Your backyard is a dangerous place. Peculiar image of the week.
Your backyard is a dangerous place. Peculiar image of the week.
Denmark-based designer Olivia Muus introduced classical paintings to the art of the selfie. With the series Museum of Selfies, she combined the original art of portraiture with its modern counterpart, the the smartphone self-portrait.
“Anything can be made” claims one of the many producer of plastic food.
In Japan, fake food industry represents a century of old crafting tradition and a multi billion business.
Restaurants proudly show inviting vitrines of hyper-realistic replicas of food and drinks. Why? Japanese like to “eat with their eyes”. But what is really entertaining about it lies behind the scene, where extremely fascinating production techniques have been developed over time to create the most amazing results.
Professor Mark Post has a competitor in the search for a change in the way we produce and eat meat. Stanford biochemist Patrick Brown has come up with an innovative alternative to make environmentally friendly beef burgers.
He developed the burger pictured above out of nothing but plant ingredients: a meatless burger, that looks and tastes like meat. The secret ingredient? A chemical compound called heme.
Nowadays in the Society of Simulations, it could be easy to give life to believable fake experiences using tools like Photoshop and Facebook.
Dutch 25-year-old Zilla van den Born made her family, friends and parents believe she went on a trip to Asia, while she was actually at home in Amsterdam, staging a five weeks holiday to Thailand, Cambodia and Laos from behind her desk.
Nature is the most successful marketing tool of our time and Nike knows it!
To celebrate the 45th anniversary of Neil Armstrong walking on the moon, on July 20, 1969, the sport brand has made a special pair of Air Max Lunar90. The lunar surface pattern of the shoes makes it look they are are made from moon rock.
If you’d like to feel like walking on the moon, you can buy the Lunar90 SP from today at Bodega for $145.00 USD. Since most of us might never take a step up there, this might be the closest we’ll ever get!
A phone case modeled after a giant isopod passed away earlier this year at the Toba Aquarium in Japan.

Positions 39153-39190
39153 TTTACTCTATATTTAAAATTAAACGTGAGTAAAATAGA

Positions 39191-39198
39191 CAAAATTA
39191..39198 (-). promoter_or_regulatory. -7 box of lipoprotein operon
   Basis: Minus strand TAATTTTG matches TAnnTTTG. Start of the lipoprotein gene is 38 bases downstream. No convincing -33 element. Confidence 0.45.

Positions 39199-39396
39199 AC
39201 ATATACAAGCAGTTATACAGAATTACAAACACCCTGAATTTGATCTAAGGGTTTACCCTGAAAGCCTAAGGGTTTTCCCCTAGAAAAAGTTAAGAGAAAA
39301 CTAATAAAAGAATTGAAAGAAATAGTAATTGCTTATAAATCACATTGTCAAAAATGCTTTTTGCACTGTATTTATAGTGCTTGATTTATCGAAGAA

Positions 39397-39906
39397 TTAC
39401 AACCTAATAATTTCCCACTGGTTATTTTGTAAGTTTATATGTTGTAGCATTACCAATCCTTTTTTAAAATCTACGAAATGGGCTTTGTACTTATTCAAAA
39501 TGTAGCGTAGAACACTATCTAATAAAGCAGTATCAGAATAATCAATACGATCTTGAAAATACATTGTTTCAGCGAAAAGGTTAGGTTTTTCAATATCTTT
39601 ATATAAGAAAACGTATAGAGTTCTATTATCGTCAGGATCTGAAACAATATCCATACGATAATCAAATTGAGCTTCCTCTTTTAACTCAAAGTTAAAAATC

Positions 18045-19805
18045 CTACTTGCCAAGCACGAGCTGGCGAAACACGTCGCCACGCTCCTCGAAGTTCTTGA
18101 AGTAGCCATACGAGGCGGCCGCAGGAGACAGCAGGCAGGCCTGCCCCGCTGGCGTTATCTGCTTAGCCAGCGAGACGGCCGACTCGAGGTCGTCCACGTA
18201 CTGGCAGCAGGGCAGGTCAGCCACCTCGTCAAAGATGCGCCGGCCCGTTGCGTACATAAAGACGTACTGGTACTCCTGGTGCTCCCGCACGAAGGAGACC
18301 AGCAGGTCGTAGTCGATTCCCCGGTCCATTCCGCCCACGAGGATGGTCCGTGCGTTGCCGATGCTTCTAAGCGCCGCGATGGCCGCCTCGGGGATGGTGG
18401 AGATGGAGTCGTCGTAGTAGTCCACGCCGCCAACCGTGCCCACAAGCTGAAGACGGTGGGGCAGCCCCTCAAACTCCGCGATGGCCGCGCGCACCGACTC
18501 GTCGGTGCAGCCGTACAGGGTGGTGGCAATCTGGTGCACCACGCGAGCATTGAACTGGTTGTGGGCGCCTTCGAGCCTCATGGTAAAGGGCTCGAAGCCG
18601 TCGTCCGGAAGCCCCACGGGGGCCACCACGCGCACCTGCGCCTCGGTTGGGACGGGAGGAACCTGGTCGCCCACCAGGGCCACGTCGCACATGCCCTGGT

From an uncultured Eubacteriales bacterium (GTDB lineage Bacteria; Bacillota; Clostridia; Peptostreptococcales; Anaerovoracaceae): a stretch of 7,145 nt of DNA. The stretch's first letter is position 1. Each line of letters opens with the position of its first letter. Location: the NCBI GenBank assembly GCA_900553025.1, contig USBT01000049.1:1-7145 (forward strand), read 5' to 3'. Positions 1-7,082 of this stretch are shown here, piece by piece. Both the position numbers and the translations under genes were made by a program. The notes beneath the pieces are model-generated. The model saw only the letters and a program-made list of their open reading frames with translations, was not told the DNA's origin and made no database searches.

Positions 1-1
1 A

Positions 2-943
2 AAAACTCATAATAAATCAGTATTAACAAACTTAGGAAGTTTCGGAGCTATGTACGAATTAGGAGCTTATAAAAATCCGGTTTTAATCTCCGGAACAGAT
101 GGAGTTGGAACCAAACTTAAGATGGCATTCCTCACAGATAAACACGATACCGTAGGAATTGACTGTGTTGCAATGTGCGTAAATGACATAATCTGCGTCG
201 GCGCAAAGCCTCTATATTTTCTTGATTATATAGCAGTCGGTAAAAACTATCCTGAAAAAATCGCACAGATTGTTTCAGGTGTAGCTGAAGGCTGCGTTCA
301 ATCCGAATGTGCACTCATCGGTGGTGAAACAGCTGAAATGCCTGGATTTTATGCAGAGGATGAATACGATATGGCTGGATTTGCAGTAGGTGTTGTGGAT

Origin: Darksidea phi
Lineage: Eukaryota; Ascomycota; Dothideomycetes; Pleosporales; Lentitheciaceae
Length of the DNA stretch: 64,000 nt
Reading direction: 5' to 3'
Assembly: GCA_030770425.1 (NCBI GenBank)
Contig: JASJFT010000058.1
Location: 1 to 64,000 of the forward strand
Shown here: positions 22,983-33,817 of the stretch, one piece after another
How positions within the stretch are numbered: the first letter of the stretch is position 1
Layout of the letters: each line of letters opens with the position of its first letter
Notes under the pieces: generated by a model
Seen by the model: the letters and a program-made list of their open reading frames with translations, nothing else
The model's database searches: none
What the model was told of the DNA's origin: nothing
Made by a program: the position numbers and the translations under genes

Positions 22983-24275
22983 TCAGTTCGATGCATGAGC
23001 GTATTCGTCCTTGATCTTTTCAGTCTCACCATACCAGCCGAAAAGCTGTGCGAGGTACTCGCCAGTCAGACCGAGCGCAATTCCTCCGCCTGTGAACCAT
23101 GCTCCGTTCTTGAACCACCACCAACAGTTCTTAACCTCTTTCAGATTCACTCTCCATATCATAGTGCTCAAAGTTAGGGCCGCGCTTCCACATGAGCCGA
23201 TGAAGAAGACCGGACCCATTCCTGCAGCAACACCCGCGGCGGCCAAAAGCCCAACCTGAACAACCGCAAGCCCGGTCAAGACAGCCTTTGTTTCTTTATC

Reproducing the dead carcass of the crustacean, Japanese gave to this marine creature a second life in the form of an iPhone case. Only 500 specimens has been made, so any buyer can feel like owning something very special. As if having the realistic reproduction of an animal as phone case wasn’t special enough!
Source: Digital Trends
Instagram is making a food photographer out of everyone, the so called Foodstagramers. Some restaurants in the US already started to ban these customers. Now imagine you can share also the smell of your delicious dish. All you need is the free app oSnap and an oPhone.
When fake nature interacts with the natural environment. Phone antenna trees grow alongside real pines, mountains are supported by steel, robot fishes swim with marine creatures and pigeons land on the branches of a fake tree. Peculiar image of the week. Via John Fleck
Designed to imitate natural lighting mimicking the Earth’s atmosphere, a nanoparticle LED panel can bring a sunny sky to your room, no matter what the weather outside.
The product, called CoeLux, was developed by professor Paolo Di Trapani and his team, at the University of Insubria in Como, Italy.
The idea of 3D printing living cells opens a lot of opportunities ranging from 3D printed organs to tissue on demand to skin replacement for burn victims. Here is one idea you may not have considered, however: printing tumors.
While playing a game of Fake For Real, the documentary investigates our Society of Simulations and its impact on journalism. An English version of the documentary should be online soon and we will of course post it once it becomes available.
If you happen to be in Amsterdam next wednesday you might also want to attend the Tegenlicht Meetup at the Zwijger. Keep it real unreal folks!
Spike Aerospace is designing a 80 million dollars private jet with an innovative peculiarity. To allow passengers to enjoy the panoramic breathtaking view of the outside world it won’t have windows.